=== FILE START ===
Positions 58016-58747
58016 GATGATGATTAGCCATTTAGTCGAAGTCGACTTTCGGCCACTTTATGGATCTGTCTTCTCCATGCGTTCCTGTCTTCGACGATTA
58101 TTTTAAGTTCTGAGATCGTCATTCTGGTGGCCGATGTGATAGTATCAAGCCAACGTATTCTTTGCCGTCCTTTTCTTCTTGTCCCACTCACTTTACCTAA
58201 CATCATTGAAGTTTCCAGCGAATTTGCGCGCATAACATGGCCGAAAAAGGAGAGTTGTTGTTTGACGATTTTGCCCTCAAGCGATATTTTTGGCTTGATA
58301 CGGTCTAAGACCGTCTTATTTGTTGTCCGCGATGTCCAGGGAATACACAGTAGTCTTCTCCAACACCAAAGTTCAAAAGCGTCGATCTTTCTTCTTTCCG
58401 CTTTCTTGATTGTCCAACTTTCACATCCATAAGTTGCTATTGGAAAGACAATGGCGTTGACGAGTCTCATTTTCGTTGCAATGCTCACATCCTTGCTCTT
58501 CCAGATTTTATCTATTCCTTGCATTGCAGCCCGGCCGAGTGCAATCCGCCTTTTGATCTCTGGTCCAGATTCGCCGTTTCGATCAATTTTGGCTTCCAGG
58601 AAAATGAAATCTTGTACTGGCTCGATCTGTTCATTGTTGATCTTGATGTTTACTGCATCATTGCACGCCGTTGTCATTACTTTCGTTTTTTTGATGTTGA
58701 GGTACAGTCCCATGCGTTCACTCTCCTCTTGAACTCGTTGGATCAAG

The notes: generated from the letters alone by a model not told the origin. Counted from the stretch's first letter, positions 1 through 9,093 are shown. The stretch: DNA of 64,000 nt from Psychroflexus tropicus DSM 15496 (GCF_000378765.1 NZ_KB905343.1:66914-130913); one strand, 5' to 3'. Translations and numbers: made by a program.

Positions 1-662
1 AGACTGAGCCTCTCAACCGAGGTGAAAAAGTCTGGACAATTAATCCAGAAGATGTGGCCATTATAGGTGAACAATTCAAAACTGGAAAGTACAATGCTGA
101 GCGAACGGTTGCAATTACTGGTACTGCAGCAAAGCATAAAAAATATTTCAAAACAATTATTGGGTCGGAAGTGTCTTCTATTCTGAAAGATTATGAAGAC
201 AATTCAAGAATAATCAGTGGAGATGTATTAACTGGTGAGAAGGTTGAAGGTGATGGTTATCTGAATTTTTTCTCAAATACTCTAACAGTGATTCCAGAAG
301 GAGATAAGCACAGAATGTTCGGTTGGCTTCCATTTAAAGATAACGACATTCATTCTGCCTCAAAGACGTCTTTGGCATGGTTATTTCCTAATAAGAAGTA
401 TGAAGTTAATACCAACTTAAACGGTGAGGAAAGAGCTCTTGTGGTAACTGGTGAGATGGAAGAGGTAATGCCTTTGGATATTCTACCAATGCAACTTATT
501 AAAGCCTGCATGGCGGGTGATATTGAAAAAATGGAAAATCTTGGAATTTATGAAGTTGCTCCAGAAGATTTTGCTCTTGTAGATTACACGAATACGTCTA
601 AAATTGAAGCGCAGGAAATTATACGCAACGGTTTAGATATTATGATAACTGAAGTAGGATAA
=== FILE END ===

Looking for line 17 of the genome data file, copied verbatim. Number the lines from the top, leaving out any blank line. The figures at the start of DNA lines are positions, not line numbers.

501 AAAGCCTGCATGGCGGGTGATATTGAAAAAATGGAAAATCTTGGAATTTATGAAGTTGCTCCAGAAGATTTTGCTCTTGTAGATTACACGAATACGTCTA